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I have a form on my page and I want to position all of the text boxes so that the left edges are all in line with each other.

I have written the following code, which works fine in Firefox:

<style type="text/css">
label {
    float: left;
    clear: both;
    width: 250px;
    margin-top: 10px;
}

input {
    float: left;
    margin-top: 10px;
}
</style>



<label>First Name:</label>
<input type="text" name="fname">

<label>Last Name:</label>
<input type="text" name="lname">

<label>Phone Number:</label>
<input type="text" name="phone">

However when viewed in IE6 the text boxes are all on one line where the labels are positioned as I want them to be. I have been trying to sort the problem for hours and the only thing I can come up with is to place a span inbetween each label/textbox combination which clears the float, like so:

<label>First Name:</label>
<input type="text" name="fname">

<span style="clear: both;"></span>

<label>Last Name:</label>
<input type="text" name="lname">

<span style="clear: both;"></span>

<label>Phone Number:</label>
<input type="text" name="phone">

However I know this is not correct as having empty elements are not allowed. Any ideas how I can get around my problems and get the layout the same in both browsers.

Thanks

share|improve this question
    
Empty elements are allowed just fine. It's just that it's ugly (bad semantics, harder to maintain etc.). –  mercator Aug 19 '09 at 20:21

5 Answers 5

You can wrap each set of label/input's in a div and clear:left on the div and not on the labels.

label {
    float: left;
    width: 250px;
    margin-top: 10px;
}

input {
    float: left;
    margin-top: 10px;
}
div {
  clear: left;
}

Hope that helps.

share|improve this answer
    
+1; Worked for me; And by worked for me, I mean I came to the same conclusion, and hours later took a look at your answer only to realize it would have saved me about an hour. :) –  Merlyn Morgan-Graham Jan 2 '13 at 10:17

My favorite solution is to enclose each field (label + input) in a wrapper, such as a div or li. Then, you can ensure that the wrapper contains its children by either floating it or (preferably) setting overflow:hidden. That should ensure that the fields end up together and one after another. Once that's done, aligning each label with its input element should be an easy task (the way you're doing it looks fine).

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You could just encase each set of label/input in a fieldset...

<fieldset>
    <label>First Name:</label>
    <input type="text" name="fname">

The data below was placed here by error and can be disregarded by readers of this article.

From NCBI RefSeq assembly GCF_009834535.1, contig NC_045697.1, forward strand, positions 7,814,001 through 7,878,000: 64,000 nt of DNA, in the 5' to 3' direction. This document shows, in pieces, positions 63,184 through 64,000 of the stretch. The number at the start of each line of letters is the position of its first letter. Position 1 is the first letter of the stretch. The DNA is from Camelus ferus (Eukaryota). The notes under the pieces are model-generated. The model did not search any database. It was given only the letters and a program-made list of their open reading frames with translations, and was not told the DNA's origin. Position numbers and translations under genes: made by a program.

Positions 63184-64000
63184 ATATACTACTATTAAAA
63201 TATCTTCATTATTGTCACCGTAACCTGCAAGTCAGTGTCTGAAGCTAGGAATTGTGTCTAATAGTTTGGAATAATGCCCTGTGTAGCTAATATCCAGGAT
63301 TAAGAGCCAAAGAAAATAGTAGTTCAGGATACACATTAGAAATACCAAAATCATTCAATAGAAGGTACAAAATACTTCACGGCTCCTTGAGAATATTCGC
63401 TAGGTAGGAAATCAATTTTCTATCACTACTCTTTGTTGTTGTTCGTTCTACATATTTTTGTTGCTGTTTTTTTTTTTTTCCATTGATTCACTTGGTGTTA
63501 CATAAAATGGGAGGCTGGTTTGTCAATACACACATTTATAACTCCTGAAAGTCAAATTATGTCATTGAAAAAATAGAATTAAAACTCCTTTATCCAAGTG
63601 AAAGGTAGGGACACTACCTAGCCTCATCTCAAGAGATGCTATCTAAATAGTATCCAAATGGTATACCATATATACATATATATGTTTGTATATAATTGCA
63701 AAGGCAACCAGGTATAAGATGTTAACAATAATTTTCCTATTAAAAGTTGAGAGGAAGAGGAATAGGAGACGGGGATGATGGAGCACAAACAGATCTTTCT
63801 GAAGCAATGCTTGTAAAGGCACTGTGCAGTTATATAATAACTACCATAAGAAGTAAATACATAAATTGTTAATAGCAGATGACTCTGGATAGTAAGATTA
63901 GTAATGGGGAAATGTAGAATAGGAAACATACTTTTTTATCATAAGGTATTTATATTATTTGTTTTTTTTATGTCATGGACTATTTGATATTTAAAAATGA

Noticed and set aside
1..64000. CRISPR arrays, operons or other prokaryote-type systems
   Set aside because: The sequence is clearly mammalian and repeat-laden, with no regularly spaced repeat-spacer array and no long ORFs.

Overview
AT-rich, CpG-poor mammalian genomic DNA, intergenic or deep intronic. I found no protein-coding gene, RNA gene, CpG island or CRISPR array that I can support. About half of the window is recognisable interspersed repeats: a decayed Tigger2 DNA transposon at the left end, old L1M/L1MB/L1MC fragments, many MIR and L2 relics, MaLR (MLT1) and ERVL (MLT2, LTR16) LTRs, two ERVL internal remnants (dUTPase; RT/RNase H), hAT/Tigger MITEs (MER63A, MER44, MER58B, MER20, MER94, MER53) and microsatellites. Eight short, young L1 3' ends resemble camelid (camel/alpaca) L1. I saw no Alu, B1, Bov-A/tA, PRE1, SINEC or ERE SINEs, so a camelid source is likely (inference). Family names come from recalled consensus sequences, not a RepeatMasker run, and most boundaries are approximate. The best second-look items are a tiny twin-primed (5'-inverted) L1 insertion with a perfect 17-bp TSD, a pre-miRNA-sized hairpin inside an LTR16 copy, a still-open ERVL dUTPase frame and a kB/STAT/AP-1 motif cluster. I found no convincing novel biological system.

</fieldset>

<fieldset>
    <label>Last Name:</label>
    <input type="text" name="lname">
</fieldset>

<fieldset>
    <label>Phone Number:</label>
    <input type="text" name="phone">
</fieldset>
share|improve this answer
    
in css just take away the fieldset's default attributes... fieldset{ border: none; padding: 0; margin: 0; } –  Sir David of Lee Aug 19 '09 at 19:42
    
The reason I would use fieldsets over other block-level elements is for semantics. WC3 Schools: "The <fieldset> tag is used to logically group together elements in a form." –  Sir David of Lee Aug 19 '09 at 19:45
1  
You're not grouping elements here, you're grouping one element (with its label). What you should be using fieldsets for is, say, to group all inputs related to address information together etc. –  mercator Aug 19 '09 at 19:55
    
I would argue that based on "logically group together elements in a form" then first name and last name would be together in a fieldset and phone number would be in another with contact information, for instance. –  theIV Aug 19 '09 at 19:57
    
Yeah you guys are right, regardless though, putting those in some sort of block-level element would atleast fix the problem. –  Sir David of Lee Aug 20 '09 at 12:48

Your problem is most likely that the label and input combination is too wide for your container in IE6 (perhaps due to a bug in IE6). Try either making your container slightly larger or the labels/inputs slightly smaller.

Also, I recently put together a demo of different form styling techniques for someone. They might help overall.

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The easiest way to fix it for IE6, without having to change your HTML, is to replace the float: left on the input by display: block. This will break it in modern browsers, though, so you'd best put:

input {
    display: block;
    float: none;
}

in your conditional stylesheet(s) for IE6 and IE7 (that has the same problem).

But actually, your idea of adding an element in between isn't that bad. Instead of that <span>, however, you could add a <br> after each input. Or, preferably even, wrap each pair in a <p>. Both would solve your problem.

So that essentially comes down to what you already did or what the others before me suggested, but in a more semantically correct way.

In fact, presuming these elements actually appear directly inside a <form> element, they're supposed to be inside a block-level element (such as a p, div, ul or fieldset) since in HTML4, form elements can only contain blocks (or scripts).

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